Pumpkin Biscuits with Pecans

Pumpkin Biscuits with Pecans

Crispy on the outside, soft, fluffy and moist in the middle, these Pumpkin Biscuits with Pecans will make your house smell good when they bake.

I’m always quick to tell people that I’m not a great baker. I don’t really try to do complicated doughs or loaves, but biscuits are solidly in my wheelhouse and they should be in yours! Even if you’ve never made a dough before, these Pumpkin Biscuits are a thing you can make.

Because are a nice starter baking project because they don’t have yeast, don’t involve complicated layering or rolling, and are flexible enough that even if you kind of mess up biscuits, they will probably still be delicious!

While I’ve made many kinds of biscuits over the years, in the fall there is something about these pumpkin biscuits, folded with pecans and seasoned with maple syrup, that just hits the spot. 

So, try them out, even if you’ve never tried biscuits before!

Previous Pumpkin Biscuit Attempts

So I got the idea for this recipe from a sweet potato biscuit recipe in Bon Appetit. That recipe also sounds good but the pumpkin idea is even easier because you can just use the canned pumpkin puree. The original recipe called for cornmeal, which I used the first time but didn’t like. So I took it out and replaced it with flour for my final version.

The original recipe also calls for pecans, which for some unknown reason, I just completely left out of one version I tried for these biscuits. 

It seemed like too much work. The pecans are not optional. The chopped pecans make the biscuits kind of hold together. I left them out the first time and my dough was really soggy and not the right consistency.

I also made some small adjustments to the recipe for a higher altitude version including:

– Reducing the baking powder by 1/8 Tablespoon
– Adding an extra 2 Tablespoons of all-purpose flour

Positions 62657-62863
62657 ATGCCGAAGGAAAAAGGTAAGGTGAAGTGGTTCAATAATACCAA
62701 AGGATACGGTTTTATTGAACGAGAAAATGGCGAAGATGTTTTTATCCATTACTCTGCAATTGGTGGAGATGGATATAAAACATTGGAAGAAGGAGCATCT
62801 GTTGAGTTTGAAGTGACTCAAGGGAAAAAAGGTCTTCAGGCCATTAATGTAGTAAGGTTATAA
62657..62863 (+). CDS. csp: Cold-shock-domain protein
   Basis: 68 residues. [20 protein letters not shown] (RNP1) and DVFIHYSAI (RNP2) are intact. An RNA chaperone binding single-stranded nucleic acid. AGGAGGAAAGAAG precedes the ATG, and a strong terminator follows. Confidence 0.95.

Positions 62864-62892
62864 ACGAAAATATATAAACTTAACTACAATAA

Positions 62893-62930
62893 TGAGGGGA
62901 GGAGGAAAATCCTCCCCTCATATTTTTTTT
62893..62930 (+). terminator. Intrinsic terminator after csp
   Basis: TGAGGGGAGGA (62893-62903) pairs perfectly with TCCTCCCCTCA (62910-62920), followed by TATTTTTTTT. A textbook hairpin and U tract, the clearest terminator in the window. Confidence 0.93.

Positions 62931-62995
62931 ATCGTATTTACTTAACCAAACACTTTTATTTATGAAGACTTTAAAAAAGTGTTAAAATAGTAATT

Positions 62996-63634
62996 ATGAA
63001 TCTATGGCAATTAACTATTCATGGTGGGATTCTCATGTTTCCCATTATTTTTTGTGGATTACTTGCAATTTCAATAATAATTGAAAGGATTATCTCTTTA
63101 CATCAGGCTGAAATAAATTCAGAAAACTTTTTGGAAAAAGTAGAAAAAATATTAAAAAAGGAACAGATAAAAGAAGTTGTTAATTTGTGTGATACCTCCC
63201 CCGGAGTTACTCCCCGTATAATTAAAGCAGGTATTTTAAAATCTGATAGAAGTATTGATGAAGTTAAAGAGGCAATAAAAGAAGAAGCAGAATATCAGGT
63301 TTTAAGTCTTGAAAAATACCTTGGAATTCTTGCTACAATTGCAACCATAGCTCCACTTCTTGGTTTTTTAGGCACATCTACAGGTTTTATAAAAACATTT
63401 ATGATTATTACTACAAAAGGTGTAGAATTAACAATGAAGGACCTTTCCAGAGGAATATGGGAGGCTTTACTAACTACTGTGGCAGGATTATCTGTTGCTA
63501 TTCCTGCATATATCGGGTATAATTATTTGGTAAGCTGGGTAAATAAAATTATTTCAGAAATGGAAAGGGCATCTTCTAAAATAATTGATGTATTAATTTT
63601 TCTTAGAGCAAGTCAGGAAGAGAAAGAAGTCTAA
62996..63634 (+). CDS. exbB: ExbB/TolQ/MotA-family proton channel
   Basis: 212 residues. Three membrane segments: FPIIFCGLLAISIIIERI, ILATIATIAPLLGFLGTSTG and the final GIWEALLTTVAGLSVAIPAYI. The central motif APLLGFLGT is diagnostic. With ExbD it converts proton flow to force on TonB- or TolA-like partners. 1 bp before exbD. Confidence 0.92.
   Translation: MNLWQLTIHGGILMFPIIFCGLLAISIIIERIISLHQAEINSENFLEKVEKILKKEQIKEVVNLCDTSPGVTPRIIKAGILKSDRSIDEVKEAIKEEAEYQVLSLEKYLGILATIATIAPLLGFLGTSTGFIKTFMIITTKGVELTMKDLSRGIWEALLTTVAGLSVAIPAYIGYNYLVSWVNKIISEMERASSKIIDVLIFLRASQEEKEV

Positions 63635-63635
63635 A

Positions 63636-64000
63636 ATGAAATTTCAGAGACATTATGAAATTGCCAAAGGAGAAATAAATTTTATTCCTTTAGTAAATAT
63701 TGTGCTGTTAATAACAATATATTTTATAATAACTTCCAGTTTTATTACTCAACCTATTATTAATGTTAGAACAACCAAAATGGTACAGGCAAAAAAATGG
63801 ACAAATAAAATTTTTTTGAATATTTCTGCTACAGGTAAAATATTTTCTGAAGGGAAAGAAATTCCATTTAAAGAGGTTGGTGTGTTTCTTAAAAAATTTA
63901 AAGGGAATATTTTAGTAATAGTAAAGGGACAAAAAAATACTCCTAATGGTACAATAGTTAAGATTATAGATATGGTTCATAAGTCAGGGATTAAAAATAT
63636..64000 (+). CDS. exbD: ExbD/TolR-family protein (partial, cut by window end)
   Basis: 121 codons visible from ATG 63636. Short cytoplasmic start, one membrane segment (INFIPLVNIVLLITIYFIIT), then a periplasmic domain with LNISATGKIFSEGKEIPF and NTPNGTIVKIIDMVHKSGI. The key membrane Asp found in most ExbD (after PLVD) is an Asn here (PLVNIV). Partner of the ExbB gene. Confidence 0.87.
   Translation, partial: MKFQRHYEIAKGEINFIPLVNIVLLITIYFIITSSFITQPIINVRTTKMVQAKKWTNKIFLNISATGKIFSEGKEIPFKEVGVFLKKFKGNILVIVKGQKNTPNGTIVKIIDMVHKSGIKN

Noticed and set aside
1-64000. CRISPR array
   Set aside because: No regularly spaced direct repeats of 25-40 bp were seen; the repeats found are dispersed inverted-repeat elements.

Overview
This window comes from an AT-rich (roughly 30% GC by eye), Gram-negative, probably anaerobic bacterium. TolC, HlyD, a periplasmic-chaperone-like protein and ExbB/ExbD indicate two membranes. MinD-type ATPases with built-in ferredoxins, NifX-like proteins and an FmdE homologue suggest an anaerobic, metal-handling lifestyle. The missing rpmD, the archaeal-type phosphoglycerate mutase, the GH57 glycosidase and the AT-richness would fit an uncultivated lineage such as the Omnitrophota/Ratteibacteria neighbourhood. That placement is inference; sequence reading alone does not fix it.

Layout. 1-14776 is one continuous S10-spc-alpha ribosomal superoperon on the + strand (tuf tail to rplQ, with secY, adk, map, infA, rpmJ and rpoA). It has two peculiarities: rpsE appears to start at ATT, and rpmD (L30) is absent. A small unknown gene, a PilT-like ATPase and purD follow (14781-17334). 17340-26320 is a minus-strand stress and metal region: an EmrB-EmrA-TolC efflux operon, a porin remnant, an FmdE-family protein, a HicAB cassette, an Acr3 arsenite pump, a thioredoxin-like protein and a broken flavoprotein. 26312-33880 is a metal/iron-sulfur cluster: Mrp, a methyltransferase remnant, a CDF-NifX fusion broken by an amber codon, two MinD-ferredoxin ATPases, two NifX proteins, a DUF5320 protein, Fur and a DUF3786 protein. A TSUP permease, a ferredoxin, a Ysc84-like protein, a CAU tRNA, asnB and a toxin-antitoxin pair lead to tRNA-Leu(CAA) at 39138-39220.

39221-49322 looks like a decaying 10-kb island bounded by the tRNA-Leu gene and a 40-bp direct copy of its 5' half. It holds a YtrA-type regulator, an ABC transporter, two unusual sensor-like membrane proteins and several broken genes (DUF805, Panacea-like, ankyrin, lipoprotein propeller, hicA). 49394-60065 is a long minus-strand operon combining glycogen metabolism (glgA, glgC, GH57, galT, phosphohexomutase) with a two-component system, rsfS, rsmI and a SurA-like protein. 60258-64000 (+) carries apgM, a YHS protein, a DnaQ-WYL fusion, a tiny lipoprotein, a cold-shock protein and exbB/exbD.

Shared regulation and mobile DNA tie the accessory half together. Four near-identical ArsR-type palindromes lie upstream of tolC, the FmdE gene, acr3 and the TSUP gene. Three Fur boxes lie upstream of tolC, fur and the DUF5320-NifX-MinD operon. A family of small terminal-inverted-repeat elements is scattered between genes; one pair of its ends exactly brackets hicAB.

– Baking them hotter for a shorter amount of time

I didn’t do that the first time around and the biscuits ended up a bit flat.

Note that the recipe, as written, will work for any altitude. If you are baking at a high altitude, you might try the above changes.

Making the Pumpkin Biscuit Dough

This is a really quick dough to pull together if you have a food processor. If you don’t, then you can still make it but expect a few extra minutes of prep time.

Start by combining your pumpkin puree, buttermilk, and maple syrup in a bowl. You want to have this stuff ready because after you add it to the dry stuff you want to waste no time getting the biscuits rolled out and in the oven.

Wet ingredients - Pumpkin Biscuits

In a food processor or large bowl, combine the flour, baking powder, salt, chopped pecans, and butter.

Pulse this a few times to cut the chilled butter into the flour if you are using a food processor. If you don’t have a food processor, this is the step that’ll take a few extra minutes because you’ll need to cut the butter into the flour using your fingers.

Dry ingredients

Once you get the butter cut into the flour it should be in coarse crumbs, add the wet ingredients and pulse a few times or just stir it together with a spoon until the dough comes together.

Mixing the Dough - Pumpkin Biscuits with Pecans

After some quick stirring, this was my finished dough. It is a really soft dough and you’ll have to have a floured surface as you roll it out.

ANYWAY, assuming your dough is the right consistency (soft, but not sticky), turn it out onto a floured surface and quickly roll it out to a medium rectangle. The dough should be about 1/2 inch thick.

Remember, the key to good biscuits is to work quickly because time works against you once you add the liquids in with the dried stuff.

Drop Biscuits vs. Shaped

If you don’t want to bother cutting your biscuits, these biscuits would work really well as drop biscuits. Just drop big spoonfuls of the dough onto a greased baking sheet! They will have a more rustic feel to them, obviously, but will be very delicious and easier than rolling and cutting!

If you want to roll them out, Use a cutter to cut out biscuits to your size, or you can just slice them up and make square biscuits.

Cut Biscuits

Set the biscuits on a baking sheet (I recommend lining it with parchment paper). Then bake them in a 425˚F oven for about 18 minutes.

Before baking these, I brushed them with some extra buttermilk and sprinkled them with coarse sugar. This just adds a nice crust to the biscuits.

Sugar on Top

These finished Pumpkin Biscuits have a nice crust on them but also have really flakey layers and are super soft and fluffy on the inside. The pumpkin flavor is subtle, but definitely a change from traditional buttermilk biscuits.

This was one of the first baking attempts I ever made at high altitude, many years ago, and I’ve tweaked the recipe a bit for these since then. As far as biscuits go, these Pumpkin Biscuits with Pecans will always be on my list. Quick to stir together and very unique!

Substitutions and Ideas

Biscuits are always a flexible baking project in my mind. Here are a few substitution ideas!

  • Add other spices to the ingredients like ground cinnamon, nutmeg, or allspice.
  • Switch out the maple syrup for honey or another sweetener.
  • Make these biscuits have a spicy kick with some chilis or chili powder. Pumpkin and chili go really well together.